Somatic cells are, in great quantity, cells of the immune system (80% in uninfected quarters, and 99% in quarters with mastitis) (Sordillo et al., 1997). They are part of the natural defense mechanisms, including lymphocytes, macrophages, polymorphonuclear and some epithelial cells (Pillai et al., 2001). Somatic cells are therefore a reflection of the inflammatory response to an IMI. Somatic cell counts are often used to distinguish between infected and uninfected quarters according to the general agreement between infection status and the inflammatory response to infection reflected as an increased SCC. As with any diagnostic test, errors will occur when solely depending on a single test. To minimize error, diagnostic test parameters such as sensitivity & specificity are calculated at various cut-off values in the continuum SCC (Schepers et al., 1997). In North America and Europe the SCC for an uninfected quarter is approximately 70, 000 cells. There is of course variation around this mean; its value can increase with age, decreasing milk production and days in milk period (Schepers et al., 1997). Hence, to be able to distinguish between infected and uninfected quarters a cut-off of approximately 200, 000 to 250, 000 cells is accepted (Dohoo et al., 1991; Laevens et al., 1997; Leslie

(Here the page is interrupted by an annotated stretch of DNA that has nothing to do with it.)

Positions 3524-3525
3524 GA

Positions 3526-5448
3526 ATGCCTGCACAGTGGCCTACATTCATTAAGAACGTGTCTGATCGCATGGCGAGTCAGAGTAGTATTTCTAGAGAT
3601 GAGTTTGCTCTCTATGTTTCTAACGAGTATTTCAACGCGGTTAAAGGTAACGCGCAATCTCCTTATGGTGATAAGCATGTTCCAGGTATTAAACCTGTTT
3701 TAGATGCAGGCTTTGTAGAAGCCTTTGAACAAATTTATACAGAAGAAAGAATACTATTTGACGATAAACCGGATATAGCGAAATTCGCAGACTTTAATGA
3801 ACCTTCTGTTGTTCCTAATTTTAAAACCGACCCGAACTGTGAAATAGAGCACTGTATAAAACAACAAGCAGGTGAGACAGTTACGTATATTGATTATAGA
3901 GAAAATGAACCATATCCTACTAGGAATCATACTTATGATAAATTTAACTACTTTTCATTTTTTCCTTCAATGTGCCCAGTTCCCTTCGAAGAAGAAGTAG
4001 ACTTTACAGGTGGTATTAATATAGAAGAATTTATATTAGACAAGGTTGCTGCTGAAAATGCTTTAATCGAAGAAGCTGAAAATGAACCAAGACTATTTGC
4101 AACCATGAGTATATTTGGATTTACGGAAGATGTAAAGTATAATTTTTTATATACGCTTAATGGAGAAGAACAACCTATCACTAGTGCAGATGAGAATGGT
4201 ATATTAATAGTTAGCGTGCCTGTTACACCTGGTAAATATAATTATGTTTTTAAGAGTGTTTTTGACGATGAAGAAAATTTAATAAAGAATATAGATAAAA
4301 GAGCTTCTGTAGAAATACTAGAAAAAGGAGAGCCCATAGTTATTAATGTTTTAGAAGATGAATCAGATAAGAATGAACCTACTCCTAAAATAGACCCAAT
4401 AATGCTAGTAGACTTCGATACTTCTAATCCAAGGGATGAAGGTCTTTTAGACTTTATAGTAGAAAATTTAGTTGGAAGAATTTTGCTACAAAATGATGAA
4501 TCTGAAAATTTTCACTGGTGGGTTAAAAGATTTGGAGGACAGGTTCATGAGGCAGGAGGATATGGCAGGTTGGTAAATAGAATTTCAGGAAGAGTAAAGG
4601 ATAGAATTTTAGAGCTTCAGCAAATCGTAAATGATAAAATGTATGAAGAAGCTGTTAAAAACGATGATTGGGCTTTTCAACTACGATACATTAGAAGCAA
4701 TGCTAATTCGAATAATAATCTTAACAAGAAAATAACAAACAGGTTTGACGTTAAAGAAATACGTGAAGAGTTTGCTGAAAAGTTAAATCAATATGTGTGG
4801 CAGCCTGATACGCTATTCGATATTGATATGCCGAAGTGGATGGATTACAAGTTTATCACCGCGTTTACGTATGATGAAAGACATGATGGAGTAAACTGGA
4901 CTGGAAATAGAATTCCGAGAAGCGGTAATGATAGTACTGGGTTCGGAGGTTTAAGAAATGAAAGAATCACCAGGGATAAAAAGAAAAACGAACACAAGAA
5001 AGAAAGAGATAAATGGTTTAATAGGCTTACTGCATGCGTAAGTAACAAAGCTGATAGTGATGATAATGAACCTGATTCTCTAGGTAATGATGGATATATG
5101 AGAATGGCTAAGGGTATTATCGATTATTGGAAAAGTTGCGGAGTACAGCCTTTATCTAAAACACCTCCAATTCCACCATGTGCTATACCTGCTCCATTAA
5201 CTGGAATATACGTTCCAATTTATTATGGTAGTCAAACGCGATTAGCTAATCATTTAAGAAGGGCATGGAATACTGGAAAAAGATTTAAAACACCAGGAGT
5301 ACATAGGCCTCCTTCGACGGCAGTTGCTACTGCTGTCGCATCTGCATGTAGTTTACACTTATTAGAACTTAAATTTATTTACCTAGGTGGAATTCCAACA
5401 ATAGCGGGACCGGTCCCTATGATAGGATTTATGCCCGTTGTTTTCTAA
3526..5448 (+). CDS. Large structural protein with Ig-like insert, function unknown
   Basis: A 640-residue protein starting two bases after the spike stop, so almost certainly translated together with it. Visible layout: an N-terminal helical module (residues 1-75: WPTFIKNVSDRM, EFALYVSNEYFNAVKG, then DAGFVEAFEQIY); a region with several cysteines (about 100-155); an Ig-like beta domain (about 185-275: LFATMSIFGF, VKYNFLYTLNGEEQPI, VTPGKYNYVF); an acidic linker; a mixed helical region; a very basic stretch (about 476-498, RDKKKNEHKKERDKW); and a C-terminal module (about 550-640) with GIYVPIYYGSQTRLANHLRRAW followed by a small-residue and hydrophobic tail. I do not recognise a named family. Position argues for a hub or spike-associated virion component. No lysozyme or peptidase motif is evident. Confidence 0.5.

4. Bulk tank milk (BTM) SCC
BTM SCC is a general indicator of the udder health in a herd and it is also regarded as an indirect measure of milk quality (Schukken et al. 2003). Elevated SCC, are correlated with changes in milk composition, casein and more serum-derived whey proteins, as well as increased proteolytic and lipolytic activities (Auldist & Hubble, 1998). SCC may, however, vary greatly depending on factors such as number of lactations, stage of lactation, season and milking frequency (Harmon, 1994; Pyörälä, 2003). In BTM, where the total volume of milk will dilute effects from affected quarters, SCC appears to be less sensitive and specific as a biomarker for milk quality, e.g. suitability for cheese production (Leitner et al., 2006).